Two recent federal court cases illustrate the caution and care needed in handling situations involving union-negotiated multiemployer plans. In one case, 30 years of apparent consent and waiver of explicit collective bargaining provisions did not protect a separate but related company from an obligation to make contributions to several collectively bargained multiemployer plans. In a second case, a company that purchased assets from another corporation that had delinquent multiemployer plan contributions may be forced to go to trial on the issue of whether the asset-purchase constituted a “substantial continuity of business” of the seller of assets. A trial finding of substantial continuity could obligate the purchaser to unwillingly assume liability for the unpaid plan contributions.
The first case involved double-breasted (i.e., one unionized and one non-union) construction businesses that shared offices, managing officers, employees, and supervisors; had similar owners; and at times worked on the same jobs. These arrangements had continued for 30 years with no issues between the non-union employer and the multiemployer benefit plans, to which the union company contributed on behalf of its union workers.
The 30-year honeymoon ended when the multiemployer plans began a process to collect plan contributions from the non-union employer on behalf of its employees who were performing union work. The plans and bargaining agreements require contributions on behalf of all employees performing covered employment and employed by the signatory (union) company or any related company. The employers did not have a material dispute regarding the relationship between the two companies. Their defense was based on the fact that the double-breasted operations had continued for 30 years with the union’s full knowledge and with no objection or attempt to collect plan contributions for the non-union workers. In rejecting this defense, the court concluded that the 30 years of non-collection did not preclude the plan under its clear language and the clear language of the collective bargaining agreement from collecting contributions from the non-union company. (Local Union 825 v. McRand Contracting Co., Inc., DNJ 2011)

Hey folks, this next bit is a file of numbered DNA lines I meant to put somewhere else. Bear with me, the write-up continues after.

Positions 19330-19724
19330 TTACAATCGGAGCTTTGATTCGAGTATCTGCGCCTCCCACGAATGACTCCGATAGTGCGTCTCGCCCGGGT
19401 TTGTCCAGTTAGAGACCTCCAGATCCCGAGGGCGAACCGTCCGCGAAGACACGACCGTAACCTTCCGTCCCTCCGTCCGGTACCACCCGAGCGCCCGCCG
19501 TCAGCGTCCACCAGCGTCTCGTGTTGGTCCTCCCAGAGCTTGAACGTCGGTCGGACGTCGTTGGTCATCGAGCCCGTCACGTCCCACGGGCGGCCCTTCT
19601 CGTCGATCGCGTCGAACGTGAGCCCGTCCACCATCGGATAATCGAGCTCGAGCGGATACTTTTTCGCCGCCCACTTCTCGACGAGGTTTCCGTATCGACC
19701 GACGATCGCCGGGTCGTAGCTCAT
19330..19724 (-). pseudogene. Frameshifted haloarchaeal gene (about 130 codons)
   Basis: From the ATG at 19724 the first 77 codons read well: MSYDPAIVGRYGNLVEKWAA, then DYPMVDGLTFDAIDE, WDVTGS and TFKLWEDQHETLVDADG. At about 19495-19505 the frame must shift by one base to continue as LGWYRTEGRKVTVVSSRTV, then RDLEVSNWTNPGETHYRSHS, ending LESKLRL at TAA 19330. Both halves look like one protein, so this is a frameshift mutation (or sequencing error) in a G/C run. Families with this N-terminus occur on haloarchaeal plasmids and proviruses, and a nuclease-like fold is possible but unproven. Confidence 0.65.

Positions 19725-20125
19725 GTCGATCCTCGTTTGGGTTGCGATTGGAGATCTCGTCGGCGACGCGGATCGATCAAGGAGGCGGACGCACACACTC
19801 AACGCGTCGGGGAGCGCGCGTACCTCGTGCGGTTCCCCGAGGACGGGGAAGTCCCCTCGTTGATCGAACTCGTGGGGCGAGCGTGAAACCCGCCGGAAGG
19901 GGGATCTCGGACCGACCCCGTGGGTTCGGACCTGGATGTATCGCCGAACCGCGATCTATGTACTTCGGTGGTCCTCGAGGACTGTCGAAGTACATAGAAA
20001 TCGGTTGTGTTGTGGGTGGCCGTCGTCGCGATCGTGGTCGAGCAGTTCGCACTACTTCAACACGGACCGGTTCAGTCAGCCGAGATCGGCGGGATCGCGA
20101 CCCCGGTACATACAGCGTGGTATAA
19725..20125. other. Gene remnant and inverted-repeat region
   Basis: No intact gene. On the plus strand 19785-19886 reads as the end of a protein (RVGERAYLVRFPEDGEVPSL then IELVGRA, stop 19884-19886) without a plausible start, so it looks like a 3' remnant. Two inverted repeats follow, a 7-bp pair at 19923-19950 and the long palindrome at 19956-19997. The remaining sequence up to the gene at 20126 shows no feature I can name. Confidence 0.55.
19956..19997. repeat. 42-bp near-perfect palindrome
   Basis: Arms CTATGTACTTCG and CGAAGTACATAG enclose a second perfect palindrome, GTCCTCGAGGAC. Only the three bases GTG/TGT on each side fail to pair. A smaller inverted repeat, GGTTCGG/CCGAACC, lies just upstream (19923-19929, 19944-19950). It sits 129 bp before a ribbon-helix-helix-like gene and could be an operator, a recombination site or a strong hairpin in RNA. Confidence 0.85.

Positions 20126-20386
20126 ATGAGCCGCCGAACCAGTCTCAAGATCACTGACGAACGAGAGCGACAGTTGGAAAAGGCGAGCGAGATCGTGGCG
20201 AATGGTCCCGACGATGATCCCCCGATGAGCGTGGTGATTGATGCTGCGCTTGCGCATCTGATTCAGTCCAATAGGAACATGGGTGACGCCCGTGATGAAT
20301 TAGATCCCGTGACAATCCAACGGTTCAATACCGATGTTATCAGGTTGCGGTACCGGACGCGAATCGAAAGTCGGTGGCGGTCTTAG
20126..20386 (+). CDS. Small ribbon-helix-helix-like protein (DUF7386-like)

The court in the second case rejected a motion for summary judgment and thus set the case for trial. At issue will be whether the purchaser “substantially continued” the seller’s business to the extent that the purchaser could be treated as stepping into the shoes of the seller with respect to the bargained-for-but-unpaid multiemployer plan contributions.
A purchaser of assets can be held liable for plan contributions it never bargained for if there are substantial similarities between the businesses conducted by the seller and the purchaser. A careful examination of the facts of a particular transaction, as well as the case law, is important for any purchaser of business assets involving union-negotiated pension or health and welfare funds. (Reed v. Envirotech Remediation Services, Inc., D. Minn. 2011)